Boing Boing 

Wired News (and Adrian Lamo) report alleged Wikileaks "Collateral Murder" video leaker

Wired News senior editor (and former hacker) Kevin Poulsen and reporter Kim Zetter have unveiled the identity of an Army intelligence analyst arrested over charges that he provided Wikileaks with the "Collateral Murder" video. Snip from the extensive Wired News item:
Brad-Manning-in-uniform.jpg SPC Bradley Manning [ at left ], 22, of Potomac, Maryland, was stationed at Forward Operating Base Hammer, 40 miles east of Baghdad, where he was arrested nearly two weeks ago by the Army's Criminal Investigation Division. A family member says he's being held in custody in Kuwait, and has not been formally charged.

Manning was turned in late last month by a former computer hacker with whom he spoke online. In the course of their chats, Manning took credit for leaking a headline-making video of a helicopter attack that Wikileaks posted online in April. The video showed a deadly 2007 U.S. helicopter air strike in Baghdad that claimed the lives of several innocent civilians.

That "former hacker," now said to be a US government informer, is Adrian Lamo (seen in this photo with Poulsen). You may remember Lamo's name from the big legal case surrounding his break-ins to computer networks at The New York Times, Microsoft, Yahoo!, and MCI WorldCom. He cut a deal with the Feds in 2004 to avoid prison time. He was recently institutionalized with Asperger's (as reported by Poulsen, for Wired), and has previously been accused of stalking a former girlfriend. Mr. Lamo is said to identify himself now as an "award-winning journalist."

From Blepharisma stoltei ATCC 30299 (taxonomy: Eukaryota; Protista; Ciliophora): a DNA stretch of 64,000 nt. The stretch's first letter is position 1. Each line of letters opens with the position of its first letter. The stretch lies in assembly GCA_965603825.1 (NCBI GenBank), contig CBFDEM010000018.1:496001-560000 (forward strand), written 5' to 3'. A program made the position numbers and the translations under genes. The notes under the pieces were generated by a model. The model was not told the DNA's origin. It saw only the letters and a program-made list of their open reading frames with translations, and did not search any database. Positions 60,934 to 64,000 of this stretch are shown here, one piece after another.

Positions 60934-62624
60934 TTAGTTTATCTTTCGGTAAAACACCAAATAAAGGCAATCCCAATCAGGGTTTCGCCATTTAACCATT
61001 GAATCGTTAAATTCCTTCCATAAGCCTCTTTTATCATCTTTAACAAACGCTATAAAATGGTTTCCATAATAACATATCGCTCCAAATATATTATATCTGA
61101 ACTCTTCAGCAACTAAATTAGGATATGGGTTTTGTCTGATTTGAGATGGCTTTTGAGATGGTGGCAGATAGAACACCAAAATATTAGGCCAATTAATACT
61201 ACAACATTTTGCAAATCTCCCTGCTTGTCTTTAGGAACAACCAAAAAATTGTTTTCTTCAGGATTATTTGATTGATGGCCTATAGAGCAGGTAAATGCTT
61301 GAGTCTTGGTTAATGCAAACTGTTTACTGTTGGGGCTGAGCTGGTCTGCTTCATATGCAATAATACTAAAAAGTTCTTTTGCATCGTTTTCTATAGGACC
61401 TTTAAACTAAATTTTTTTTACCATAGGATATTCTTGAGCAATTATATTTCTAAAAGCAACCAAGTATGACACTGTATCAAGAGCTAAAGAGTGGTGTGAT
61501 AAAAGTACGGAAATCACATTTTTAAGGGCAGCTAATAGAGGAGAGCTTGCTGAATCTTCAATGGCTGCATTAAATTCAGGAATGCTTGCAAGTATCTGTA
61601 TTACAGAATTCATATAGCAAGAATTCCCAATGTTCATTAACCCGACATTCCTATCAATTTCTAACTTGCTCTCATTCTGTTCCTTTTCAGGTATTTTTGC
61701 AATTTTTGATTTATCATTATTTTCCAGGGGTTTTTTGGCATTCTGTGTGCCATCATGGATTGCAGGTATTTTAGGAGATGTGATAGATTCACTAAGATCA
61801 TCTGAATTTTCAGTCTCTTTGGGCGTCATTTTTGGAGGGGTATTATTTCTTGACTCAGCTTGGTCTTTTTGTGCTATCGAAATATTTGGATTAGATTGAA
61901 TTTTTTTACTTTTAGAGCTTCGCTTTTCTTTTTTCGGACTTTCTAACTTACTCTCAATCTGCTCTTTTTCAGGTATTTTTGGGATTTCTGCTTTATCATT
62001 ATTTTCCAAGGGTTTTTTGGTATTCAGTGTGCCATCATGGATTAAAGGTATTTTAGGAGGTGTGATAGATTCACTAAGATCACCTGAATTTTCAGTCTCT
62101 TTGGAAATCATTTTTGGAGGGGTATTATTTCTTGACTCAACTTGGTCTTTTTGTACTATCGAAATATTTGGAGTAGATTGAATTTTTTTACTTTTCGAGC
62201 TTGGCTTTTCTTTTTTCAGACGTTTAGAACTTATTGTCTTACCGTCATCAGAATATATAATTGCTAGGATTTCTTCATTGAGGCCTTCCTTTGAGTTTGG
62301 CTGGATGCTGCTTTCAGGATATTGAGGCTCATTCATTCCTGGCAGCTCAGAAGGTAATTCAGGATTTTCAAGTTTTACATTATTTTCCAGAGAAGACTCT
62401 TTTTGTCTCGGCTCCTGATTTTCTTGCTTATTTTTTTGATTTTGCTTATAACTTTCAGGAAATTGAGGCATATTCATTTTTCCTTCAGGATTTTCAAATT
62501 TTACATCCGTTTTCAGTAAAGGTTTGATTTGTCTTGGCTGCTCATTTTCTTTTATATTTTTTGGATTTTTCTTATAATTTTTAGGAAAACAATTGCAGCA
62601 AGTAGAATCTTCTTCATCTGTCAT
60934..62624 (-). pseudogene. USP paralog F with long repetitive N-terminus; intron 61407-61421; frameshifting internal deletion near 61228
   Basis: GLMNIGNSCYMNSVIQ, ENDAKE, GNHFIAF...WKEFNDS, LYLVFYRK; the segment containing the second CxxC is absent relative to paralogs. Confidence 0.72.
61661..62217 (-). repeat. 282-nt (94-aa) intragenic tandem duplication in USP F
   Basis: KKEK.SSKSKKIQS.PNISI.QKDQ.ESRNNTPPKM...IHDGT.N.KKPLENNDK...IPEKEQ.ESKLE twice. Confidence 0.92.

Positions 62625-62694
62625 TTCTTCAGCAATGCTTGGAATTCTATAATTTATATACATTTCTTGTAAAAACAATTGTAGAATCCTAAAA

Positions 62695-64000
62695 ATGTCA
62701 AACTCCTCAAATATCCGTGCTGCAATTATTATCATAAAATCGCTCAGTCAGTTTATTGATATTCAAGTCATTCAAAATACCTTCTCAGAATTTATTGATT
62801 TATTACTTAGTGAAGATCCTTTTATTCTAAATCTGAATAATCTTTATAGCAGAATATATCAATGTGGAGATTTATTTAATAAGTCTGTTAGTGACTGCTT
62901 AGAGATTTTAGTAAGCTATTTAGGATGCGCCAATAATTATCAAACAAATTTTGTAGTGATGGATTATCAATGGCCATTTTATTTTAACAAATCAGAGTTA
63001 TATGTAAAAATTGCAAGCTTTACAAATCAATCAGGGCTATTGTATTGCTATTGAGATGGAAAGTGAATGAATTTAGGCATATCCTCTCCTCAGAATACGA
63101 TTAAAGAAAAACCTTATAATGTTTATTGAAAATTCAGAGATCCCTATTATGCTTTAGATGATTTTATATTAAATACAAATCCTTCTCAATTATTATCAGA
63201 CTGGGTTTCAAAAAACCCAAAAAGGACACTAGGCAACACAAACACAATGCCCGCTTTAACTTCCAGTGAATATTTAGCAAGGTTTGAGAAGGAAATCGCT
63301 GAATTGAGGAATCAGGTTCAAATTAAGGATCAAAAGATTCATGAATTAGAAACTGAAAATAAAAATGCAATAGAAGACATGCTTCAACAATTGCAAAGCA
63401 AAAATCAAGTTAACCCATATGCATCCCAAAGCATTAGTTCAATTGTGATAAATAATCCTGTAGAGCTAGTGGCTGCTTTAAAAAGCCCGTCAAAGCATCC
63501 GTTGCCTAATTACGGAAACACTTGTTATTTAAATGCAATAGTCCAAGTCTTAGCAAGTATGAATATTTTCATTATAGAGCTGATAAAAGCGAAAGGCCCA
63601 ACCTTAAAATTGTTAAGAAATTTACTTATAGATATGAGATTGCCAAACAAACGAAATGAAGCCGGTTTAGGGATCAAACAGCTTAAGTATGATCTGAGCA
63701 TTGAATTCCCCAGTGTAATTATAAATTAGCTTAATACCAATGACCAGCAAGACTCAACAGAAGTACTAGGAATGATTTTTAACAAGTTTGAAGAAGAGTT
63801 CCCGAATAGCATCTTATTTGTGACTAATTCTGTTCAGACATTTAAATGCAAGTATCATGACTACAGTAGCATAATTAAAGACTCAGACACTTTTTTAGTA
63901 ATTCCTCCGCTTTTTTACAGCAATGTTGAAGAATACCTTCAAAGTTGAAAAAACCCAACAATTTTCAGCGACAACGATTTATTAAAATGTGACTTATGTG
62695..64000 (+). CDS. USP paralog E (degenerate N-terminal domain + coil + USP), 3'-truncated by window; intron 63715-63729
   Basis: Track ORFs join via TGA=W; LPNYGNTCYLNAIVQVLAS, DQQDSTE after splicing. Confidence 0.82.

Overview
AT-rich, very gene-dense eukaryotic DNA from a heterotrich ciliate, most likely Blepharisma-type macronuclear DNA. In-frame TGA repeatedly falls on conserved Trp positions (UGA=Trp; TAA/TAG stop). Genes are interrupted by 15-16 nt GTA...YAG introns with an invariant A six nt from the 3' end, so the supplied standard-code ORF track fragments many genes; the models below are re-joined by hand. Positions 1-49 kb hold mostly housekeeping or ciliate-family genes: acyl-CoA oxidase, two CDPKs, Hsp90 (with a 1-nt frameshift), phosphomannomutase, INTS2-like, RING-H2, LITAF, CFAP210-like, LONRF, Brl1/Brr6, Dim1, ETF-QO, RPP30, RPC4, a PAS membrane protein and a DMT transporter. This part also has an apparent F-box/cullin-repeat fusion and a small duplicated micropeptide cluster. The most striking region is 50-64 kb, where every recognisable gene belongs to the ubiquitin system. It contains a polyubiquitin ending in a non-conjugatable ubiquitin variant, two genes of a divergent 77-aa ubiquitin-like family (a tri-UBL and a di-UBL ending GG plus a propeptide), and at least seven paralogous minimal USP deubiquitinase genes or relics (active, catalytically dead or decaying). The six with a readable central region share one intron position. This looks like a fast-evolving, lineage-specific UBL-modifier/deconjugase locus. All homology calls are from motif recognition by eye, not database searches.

The Wired story hit late Sunday. Today, the Defense Department confirmed Manning's arrest and detention in Kuwait over claims he "leaked classified information." Again, from Wired News:

"United States Division-Center is currently conducting a joint investigation" says the statement, which notes that Manning is deployed with 2nd Brigade 10th Mountain Division in Baghdad. "The results of the investigation will be released upon completion of the investigation."
Wikileaks apparently didn't respond to Wired News requests for comment before the story ran, but they did reply publicly to the story on Twitter...

Read the rest

Space Invader war photography

735761258399315.jpg For his latest project, British art director Adam Richardson used Photoshop to superimpose Space Invader characters onto pics he took in Afghanistan and Iraq. Adam Richardson main page via NotCot

Portrait of the blogger as a young D&D addict

Here's a mid-1980s CBC News scare-story about Dungeons and Dragons driving kids to suicide featuring (at 2:49 onwards) me and my classmates (the video is dated 1985, but I'm pretty sure this couldn't have been later than my graduation from Junior High in 1984). Ignoring the crazy-ass fearmongering, it's incredibly nostalgic to see all those kids I grew up with, playing with their minis and rolling their dice.

Dungeons & Dragons D&D Canadian Doc 1985 Part #2 (Thanks, Tim!)